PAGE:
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PHILADELPHIA-The Nellie Reynolds Gardens senior living project will become the Philadelphia Housing Authority’s first totally green building. The site at 25th and Glenwood streets is currently being cleared for construction of the 64-unit rental facility.

The building will be topped with a 20,000-sf, $1-million “Roofrug” made of three-inch-deep natural vegetation combining between five and 10 species of fleshy-leaved Sedum plants as cover. Installed by locally based Roofscapes Inc., it is designed to provide cooling in summer and moderate cold temperatures in winter to provide an estimated energy savings of between 10% and 20%.

“We know that every dollar we save on energy costs is a dollar we can invest in housing and neighborhoods,” says Carl Greene, PHA’s executive director. “Saving money on energy is more important than ever, especially when federal funding for public housing has been cut severely.”

Described as a “thin grain roof,” it is especially designed for buildings no higher than three stories with a minimum roof space of 10,000 sf. The rooftop vegetation will also keep 300,000 gallons of rainwater from running into the city’s sewer system. The ground-cover plants rely solely on natural rainfall and will flower at different times producing a variety of color.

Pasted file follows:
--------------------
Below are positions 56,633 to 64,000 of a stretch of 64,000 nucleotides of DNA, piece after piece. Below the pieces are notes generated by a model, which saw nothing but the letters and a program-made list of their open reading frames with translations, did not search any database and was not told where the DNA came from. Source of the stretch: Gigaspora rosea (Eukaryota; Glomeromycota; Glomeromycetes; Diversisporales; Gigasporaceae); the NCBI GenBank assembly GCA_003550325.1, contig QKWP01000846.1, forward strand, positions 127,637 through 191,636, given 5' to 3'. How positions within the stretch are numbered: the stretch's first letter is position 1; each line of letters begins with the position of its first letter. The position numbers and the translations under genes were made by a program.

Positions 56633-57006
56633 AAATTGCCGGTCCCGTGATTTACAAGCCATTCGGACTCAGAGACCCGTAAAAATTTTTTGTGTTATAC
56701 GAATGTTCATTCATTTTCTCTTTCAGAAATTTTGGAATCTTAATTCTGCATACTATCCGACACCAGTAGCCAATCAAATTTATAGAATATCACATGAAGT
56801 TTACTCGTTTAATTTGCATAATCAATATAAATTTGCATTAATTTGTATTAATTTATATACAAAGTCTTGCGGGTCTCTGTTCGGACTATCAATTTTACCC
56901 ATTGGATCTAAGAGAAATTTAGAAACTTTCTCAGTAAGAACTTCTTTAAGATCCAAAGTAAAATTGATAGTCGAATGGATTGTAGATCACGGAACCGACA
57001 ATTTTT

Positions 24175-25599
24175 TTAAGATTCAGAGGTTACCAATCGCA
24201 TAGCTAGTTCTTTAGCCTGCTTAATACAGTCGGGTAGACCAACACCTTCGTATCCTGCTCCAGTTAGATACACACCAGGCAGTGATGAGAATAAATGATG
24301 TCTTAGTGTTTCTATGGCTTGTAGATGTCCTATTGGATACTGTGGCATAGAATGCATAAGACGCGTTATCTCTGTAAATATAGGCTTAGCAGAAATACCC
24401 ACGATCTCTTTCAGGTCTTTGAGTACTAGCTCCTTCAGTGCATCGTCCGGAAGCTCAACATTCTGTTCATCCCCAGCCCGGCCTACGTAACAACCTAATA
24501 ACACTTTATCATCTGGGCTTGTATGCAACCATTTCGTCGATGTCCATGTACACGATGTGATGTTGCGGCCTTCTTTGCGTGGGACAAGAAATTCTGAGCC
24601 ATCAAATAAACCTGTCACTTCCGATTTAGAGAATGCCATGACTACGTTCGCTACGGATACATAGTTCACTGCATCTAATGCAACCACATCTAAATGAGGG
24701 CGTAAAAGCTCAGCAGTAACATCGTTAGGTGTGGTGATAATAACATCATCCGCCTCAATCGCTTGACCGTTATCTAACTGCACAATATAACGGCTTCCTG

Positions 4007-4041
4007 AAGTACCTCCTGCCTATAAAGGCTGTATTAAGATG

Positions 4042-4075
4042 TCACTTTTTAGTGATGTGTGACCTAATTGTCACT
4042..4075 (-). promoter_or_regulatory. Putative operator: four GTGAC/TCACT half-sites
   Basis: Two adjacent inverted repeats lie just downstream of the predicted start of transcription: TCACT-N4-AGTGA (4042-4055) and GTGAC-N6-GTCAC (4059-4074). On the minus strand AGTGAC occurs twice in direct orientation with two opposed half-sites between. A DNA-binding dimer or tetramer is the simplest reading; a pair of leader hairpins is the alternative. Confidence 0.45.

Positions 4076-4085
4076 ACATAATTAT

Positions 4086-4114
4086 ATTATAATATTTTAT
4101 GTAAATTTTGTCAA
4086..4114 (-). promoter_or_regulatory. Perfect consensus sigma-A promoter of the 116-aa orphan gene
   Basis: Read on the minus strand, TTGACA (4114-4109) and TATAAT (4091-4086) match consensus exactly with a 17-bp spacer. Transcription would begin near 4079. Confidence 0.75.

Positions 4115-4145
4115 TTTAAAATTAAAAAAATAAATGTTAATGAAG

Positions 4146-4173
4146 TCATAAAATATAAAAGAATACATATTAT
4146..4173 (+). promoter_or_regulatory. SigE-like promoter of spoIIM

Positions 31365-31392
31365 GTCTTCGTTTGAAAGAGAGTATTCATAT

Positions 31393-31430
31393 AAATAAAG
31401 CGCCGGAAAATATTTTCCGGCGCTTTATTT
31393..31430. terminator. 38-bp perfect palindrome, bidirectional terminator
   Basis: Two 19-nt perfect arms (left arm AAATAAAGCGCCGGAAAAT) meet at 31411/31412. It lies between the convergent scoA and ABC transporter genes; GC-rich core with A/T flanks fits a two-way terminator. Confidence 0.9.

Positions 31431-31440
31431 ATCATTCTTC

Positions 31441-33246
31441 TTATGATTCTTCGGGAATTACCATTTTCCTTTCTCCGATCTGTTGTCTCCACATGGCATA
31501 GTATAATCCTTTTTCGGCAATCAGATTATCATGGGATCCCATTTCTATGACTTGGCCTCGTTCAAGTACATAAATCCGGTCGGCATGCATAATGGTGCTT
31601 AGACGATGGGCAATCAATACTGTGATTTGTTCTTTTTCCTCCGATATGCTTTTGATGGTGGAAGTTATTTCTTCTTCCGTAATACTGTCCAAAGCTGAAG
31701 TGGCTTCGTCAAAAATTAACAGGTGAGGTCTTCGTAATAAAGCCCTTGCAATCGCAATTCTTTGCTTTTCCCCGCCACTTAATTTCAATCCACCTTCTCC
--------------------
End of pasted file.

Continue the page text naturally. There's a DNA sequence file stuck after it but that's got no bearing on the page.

Rising utility costs and concern for a healthy environment prompted PHA to make the commitment to go green, says Greene. Other green building initiatives at the project include Energy Star appliances and fixtures, recycled or “green label” carpeting and environmentally friendly paints, primers and caulking.

Ted Dillon, a home energy analyst for the Energy Coordinating Agency, estimates the combined efforts will reduce emissions by between 13% and 14%. PHA expects to receive LEED certification for the building, and Greene says the environmentally friendly features also helped speed PHA’s application for a building permit and obtain financing for the project.

The construction cost is $23.4 million. The three-story Nellie Reynolds Gardens facility encompasses 85,000 sf and includes a 12,000-sf Living Independently for Elders center that will provide health care services administered by the state.

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